Bristol-Myers Squibb

"A study was done which shows the majority of oncologists who refer patients for chemotherapy for lung cancer would not themselves take chemotherapy for lung cancer. And in fact if the chemotherapy involved cis-platen, something like 75% of them said they wouldn't take it. But what do these people do all day long? They're sending people for cis-platen."--Ralph Moss

Bairey O, Bishara J, Stahl B, Shaklai M.Severe tissue necrosis after cisplatin extravasation at low concentration: possible "immediate recall phenomenon".J Natl Cancer Inst. 1997 Aug 20;89(16):1233-4. No abstract available.PMID: 9274921 [PubMed - indexed for MEDLINE]

Blanche P, Wyplosz B, Herry I, Sicard D.  [Thrombotic microangiopathy after chemo-embolization with cisplatin]Ann Med Interne (Paris). 1995;146(6):452. French. No abstract available.PMID: 8597351 [PubMed - indexed for MEDLINE]

Bruck W, Heise E, Friede RL.  Leukoencephalopathy after cisplatin therapy.Clin Neuropathol. 1989 Nov-Dec;8(6):263-5.PMID: 2620478 [PubMed - indexed for MEDLINE]

Cisplatin is a neurotoxic chemotherapeutic agent known to cause sensory peripheral neuropathy or ototoxicity. We report a patient with an oropharynx carcinoma who developed a multifocal, necrotizing leukoencephalopathy after cisplatin treatment. This indicates that cisplatin can induce, similar to other chemotherapeutic agents, demyelinating, necrotizing lesions in the white matter of the cerebrum.

Cavaletti G, Cascinu S, Venturino P, Tedeschi M, Tredici G. Neuroprotectant drugs in cisplatin neurotoxicity.Anticancer Res. 1996 Sep-Oct;16(5B):3149-59. Review.PMID: 8920783 [PubMed - indexed for MEDLINE]

Ito Y, Arahata Y, Goto Y, Hirayama M, Nagamutsu M, Yasuda T, Yanagi T, Sobue G. Cisplatin neurotoxicity presenting as reversible posterior leukoencephalopathy syndrome. AJNR Am J Neuroradiol. 1998 Mar;19(3):415-7.PMID: 9541291 [PubMed - indexed for MEDLINE]
Visual disturbance, hypertension, convulsions, and unconsciousness developed in a 70-year-old man after cisplatin chemotherapy and upper-limb amputation for osteosarcoma. MR imaging revealed bilateral reversible abnormalities in the occipital, parietal, and frontal white matter. Clinical and neuroradiologic features corresponded to reversible posterior leukoencephalopathy syndrome (RPLS), which some immunosuppressive and chemotherapeutic drugs have been reported to trigger. Cisplatin may be among these drugs. Our patient also had hypomagnesemia, which may have figured in the pathophysiology.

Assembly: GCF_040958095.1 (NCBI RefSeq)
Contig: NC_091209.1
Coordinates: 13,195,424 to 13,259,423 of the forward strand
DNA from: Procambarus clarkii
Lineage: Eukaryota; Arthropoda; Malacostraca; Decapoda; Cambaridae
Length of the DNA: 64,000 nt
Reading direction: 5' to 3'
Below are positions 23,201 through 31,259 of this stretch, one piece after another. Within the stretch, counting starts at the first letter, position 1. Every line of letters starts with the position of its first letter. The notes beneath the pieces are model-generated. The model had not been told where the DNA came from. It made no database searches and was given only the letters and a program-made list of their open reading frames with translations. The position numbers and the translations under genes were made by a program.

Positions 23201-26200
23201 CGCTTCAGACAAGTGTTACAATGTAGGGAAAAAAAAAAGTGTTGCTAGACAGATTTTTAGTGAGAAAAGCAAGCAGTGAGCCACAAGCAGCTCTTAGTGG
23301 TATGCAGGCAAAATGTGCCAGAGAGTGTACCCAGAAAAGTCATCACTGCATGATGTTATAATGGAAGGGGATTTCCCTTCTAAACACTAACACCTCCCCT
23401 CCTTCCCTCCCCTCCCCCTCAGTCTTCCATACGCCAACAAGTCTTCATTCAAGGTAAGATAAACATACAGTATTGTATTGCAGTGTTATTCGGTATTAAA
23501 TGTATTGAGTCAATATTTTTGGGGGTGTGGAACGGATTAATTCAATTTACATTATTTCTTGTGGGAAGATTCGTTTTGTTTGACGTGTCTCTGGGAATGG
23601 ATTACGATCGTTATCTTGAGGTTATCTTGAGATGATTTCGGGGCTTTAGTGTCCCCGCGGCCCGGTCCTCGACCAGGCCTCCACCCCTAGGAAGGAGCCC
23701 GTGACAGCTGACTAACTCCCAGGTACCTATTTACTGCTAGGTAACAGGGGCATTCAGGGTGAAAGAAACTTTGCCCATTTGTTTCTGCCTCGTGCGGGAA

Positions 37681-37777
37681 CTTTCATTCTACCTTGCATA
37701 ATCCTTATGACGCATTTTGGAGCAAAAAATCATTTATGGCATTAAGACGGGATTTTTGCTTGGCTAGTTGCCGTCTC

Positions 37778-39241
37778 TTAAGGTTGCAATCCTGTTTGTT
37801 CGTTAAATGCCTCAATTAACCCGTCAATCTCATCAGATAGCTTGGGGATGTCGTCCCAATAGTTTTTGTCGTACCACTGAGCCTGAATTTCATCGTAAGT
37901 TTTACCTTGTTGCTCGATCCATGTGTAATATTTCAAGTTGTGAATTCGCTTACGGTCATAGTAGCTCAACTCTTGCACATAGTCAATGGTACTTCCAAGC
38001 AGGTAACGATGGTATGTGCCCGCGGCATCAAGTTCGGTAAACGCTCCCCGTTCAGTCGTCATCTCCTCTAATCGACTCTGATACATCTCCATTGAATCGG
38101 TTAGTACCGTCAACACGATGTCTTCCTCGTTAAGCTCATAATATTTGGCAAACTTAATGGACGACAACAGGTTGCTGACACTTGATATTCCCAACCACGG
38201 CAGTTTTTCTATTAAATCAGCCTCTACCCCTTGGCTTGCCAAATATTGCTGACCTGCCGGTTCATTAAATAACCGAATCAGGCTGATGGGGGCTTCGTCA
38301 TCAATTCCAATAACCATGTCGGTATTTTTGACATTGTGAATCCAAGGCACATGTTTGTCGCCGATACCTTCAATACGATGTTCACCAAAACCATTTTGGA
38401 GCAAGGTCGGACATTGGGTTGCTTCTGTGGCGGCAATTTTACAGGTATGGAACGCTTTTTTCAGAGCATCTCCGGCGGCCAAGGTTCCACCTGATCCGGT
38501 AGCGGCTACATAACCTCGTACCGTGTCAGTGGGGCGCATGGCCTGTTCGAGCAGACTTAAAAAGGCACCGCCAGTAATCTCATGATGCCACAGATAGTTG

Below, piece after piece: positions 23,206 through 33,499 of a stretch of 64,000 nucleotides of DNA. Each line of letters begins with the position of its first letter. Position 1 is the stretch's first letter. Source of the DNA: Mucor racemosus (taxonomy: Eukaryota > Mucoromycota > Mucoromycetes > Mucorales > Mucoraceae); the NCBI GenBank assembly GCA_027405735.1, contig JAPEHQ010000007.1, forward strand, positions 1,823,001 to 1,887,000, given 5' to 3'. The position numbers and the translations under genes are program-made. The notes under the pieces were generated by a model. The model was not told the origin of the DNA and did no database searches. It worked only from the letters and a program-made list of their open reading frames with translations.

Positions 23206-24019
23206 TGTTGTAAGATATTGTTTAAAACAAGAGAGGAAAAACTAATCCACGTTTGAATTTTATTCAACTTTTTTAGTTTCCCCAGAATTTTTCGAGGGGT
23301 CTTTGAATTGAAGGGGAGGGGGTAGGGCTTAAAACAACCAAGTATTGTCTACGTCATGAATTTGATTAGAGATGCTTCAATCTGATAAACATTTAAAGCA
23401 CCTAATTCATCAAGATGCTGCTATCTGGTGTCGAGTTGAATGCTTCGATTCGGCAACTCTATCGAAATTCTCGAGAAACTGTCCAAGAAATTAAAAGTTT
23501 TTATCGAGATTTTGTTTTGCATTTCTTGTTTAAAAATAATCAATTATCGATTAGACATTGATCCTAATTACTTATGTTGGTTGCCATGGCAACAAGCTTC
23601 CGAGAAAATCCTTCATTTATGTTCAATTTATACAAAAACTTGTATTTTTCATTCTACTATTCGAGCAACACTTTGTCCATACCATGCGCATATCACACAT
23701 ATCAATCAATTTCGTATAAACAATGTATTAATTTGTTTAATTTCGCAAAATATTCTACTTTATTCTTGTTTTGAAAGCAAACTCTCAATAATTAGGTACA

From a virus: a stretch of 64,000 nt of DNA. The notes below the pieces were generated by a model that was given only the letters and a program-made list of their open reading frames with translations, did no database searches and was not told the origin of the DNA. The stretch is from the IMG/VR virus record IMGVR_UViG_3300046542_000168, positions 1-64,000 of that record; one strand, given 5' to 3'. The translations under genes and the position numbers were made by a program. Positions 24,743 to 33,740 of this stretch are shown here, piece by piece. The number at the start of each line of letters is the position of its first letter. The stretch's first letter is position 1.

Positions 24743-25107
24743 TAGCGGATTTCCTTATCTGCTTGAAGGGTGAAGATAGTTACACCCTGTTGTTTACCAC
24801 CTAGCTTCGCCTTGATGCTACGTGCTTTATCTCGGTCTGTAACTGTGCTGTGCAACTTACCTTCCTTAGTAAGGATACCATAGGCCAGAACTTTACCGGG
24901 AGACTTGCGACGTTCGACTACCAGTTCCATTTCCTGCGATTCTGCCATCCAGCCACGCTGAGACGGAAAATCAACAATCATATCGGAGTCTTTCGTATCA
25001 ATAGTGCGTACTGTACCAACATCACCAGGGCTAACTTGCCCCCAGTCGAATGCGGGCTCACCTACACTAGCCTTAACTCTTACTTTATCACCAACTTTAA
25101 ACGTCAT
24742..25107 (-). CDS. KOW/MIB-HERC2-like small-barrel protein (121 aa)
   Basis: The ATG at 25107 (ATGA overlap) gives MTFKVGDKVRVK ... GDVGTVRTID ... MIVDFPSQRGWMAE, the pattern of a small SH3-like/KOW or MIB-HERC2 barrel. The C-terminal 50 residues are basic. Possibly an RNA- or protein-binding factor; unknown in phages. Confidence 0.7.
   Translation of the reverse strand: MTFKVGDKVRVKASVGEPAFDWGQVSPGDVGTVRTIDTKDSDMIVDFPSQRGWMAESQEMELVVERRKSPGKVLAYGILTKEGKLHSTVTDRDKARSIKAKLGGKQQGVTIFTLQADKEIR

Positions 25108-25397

Lyass O, Lossos A, Hubert A, Gips M, Peretz T. Cisplatin-induced non-convulsive encephalopathy.Anticancer Drugs. 1998 Jan;9(1):100-4.PMID: 9491799 [PubMed - indexed for MEDLINE]

Cisplatin is a widely used chemotherapeutic agent implicated in a range of adverse effects affecting the nervous system. Among the others, convulsive encephalopathy is rare and its pathogenesis is unknown. We report an 84-year-old woman with adenocarcinoma of the ovary who developed two fully reversible episodes of non-convulsive encephalopathy, each following a course of cisplatin-based chemotherapy and thus confirming a causal relationship to the agent. The patient presented 7 and 10 days after treatment with acute confusional state, a partial left homonymous hemianopia and a left extinction hemihypesthesia. Brain MRI showed old-standing cerebral microvascular changes and EEG revealed right parieto-occipital periodic lateralized epileptiform discharges over a generalized background activity slowing. This case adds further to the clinical diversity of cisplatin toxicity and, in view of the similarity to a recently defined disorder of posterior leukoencephalopathy, suggests regional endovascular injury rather than a direct cerebral toxicity as the initial event in the evolution of encephalopathy.

Nomura K, Ohno R, Hamaguchi K, Hata T, Hatanaka H, Matsuyama H.[Clinicopathological report of cisplatin encephalopathy]Rinsho Shinkeigaku. 1995 Jan;35(1):64-9. Review. Japanese.PMID: 7781218 [PubMed - indexed for MEDLINE]